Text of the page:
Firestarter: Value your downtime

It wasn’t that long ago that I though of myself as a person who loved being out and about all the time. During college, I did spend a lot of time doing schoolwork and working on projects. But as soon as I had free time, I was biking to a friend’s house or lounging in someone’s elses dorm. When I had time apart from other people,  it was always at some freakishly early hour of the morning. My habit was to go to classes, then get a bit of work done so I could spend some evening time with my friends guilt-free. Then I would get home and do more homework and art, regularly until the sun came up.

Obviously, with a toddler and a regular job, my time frames have shifted a bit. And so had the amount of time I spend with other people. Between work and home, I am hardly ever really alone. I do like being around people, but I have really grown to value my time away. Everyone — whether you consider yourself creative or not — needs some down time to focus inwards on their own brains.

Spending time alone isn’t necessarily lonely…it’s a matter of maintaining some level of sanity and a good strong sense of self. You don’t need to sit in some special room and chant some crazy personal manifesto over and over. But doing something that gets you active and engaged in something you love doing. Everything from going for a run, reading a book or just cleaning up and reorganizing your personal space can all be good ways to get reconnected with yourself. All this quiet time alone isn’t just about some weirdo hippie mentality about “loving you for you”. In a hyper-stimulating world, it is a very real and important way to hold into world views and values that are important to you.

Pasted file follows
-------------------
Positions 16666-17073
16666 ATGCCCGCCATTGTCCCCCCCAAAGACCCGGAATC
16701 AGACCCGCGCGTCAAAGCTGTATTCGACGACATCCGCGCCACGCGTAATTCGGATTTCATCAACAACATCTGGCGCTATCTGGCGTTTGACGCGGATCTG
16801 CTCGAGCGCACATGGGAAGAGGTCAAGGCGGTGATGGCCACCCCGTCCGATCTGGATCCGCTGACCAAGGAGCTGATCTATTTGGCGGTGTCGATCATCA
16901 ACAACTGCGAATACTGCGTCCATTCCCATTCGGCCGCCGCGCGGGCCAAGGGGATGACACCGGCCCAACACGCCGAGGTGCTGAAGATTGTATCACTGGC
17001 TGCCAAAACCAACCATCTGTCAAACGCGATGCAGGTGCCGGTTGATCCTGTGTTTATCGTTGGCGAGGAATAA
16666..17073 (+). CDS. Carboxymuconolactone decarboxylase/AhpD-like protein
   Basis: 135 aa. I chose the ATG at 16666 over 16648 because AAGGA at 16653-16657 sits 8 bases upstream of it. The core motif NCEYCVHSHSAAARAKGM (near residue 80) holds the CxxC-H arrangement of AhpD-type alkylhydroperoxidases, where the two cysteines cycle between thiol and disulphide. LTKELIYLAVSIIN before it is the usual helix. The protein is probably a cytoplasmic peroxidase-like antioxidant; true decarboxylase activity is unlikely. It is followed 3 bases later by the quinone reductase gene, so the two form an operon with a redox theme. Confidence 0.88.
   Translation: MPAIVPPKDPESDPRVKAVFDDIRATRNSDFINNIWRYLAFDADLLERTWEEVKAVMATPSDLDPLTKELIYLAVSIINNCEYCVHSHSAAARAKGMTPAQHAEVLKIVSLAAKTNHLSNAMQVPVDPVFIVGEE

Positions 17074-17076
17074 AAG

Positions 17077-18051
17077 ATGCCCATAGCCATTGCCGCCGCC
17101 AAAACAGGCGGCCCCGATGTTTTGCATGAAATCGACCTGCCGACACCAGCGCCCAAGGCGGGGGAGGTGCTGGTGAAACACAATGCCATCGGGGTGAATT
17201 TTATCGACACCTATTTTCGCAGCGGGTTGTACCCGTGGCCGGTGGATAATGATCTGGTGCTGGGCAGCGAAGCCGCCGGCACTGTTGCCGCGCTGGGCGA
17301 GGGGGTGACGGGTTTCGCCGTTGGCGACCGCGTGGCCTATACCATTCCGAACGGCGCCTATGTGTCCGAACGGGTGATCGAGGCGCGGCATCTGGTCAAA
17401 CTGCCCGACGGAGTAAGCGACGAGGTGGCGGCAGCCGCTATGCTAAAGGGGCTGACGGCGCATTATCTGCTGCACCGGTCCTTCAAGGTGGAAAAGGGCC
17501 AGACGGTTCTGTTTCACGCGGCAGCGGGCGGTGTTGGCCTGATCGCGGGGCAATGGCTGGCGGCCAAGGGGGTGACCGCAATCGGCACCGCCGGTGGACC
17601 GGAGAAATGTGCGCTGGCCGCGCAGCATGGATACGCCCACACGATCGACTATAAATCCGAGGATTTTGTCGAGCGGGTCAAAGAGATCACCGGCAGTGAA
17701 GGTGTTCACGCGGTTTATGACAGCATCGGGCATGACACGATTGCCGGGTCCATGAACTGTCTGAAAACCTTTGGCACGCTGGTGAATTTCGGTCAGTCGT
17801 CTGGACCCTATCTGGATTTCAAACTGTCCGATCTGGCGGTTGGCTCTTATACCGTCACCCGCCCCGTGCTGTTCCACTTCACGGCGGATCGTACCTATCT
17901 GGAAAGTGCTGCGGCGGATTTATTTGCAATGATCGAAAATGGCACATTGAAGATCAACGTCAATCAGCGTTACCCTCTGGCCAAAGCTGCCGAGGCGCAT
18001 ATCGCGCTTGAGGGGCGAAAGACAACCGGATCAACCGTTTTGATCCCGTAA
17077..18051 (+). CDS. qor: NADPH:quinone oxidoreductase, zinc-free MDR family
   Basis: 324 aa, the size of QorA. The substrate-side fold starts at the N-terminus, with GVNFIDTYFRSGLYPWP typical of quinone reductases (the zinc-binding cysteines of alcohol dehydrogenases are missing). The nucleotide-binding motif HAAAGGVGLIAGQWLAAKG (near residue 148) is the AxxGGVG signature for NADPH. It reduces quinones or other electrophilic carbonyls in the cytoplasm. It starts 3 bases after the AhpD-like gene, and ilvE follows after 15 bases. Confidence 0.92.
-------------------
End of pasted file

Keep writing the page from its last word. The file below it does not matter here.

For me, time alone has led me to reassess many parts of my life, from work to friendships. When I took the time to really examine the things I was doing out of habit, I realized they were things I didn’t really enjoy any more. They were habits that didn’t reflect my new life views. And worst of all? Holding onto them meant holding myself back from reaching my real dreams. When you come to grips with what is important to you and what is just clutter, your whole life becomes more enriching. Not just for you, but for those close to you as well.

Besides maintaining a strong sense of self, time alone also gives you time to contemplate things you may not in other situations. If you have a project that has left you feeling stuck and uninspired, getting out for a bike ride and letting your mind wander may be just the right fix. I still find myself having to make a very conscious effort to create quiet time for my mind to be creative. But as always, I am growing and learning. I guess it pays to know that not every part of the creative process is actually making things.


  1. Its kind of paradoxal sometimes. Feeling better alone then with others. Special when we think of time value. Hard choices!

    1. It truly is! I have been doing a ton of reading the past few years on clearing clutter — it really borders on obsession. It’s really gotten me thinking more and more about mental clutter and how it affects creative processes.

  2. The really good thing on clearing clutter is the automatic reflection not just what surounds us physically but into yourselfs. As you say right…how it affects creative processes! Do you advice me any of your past readings?

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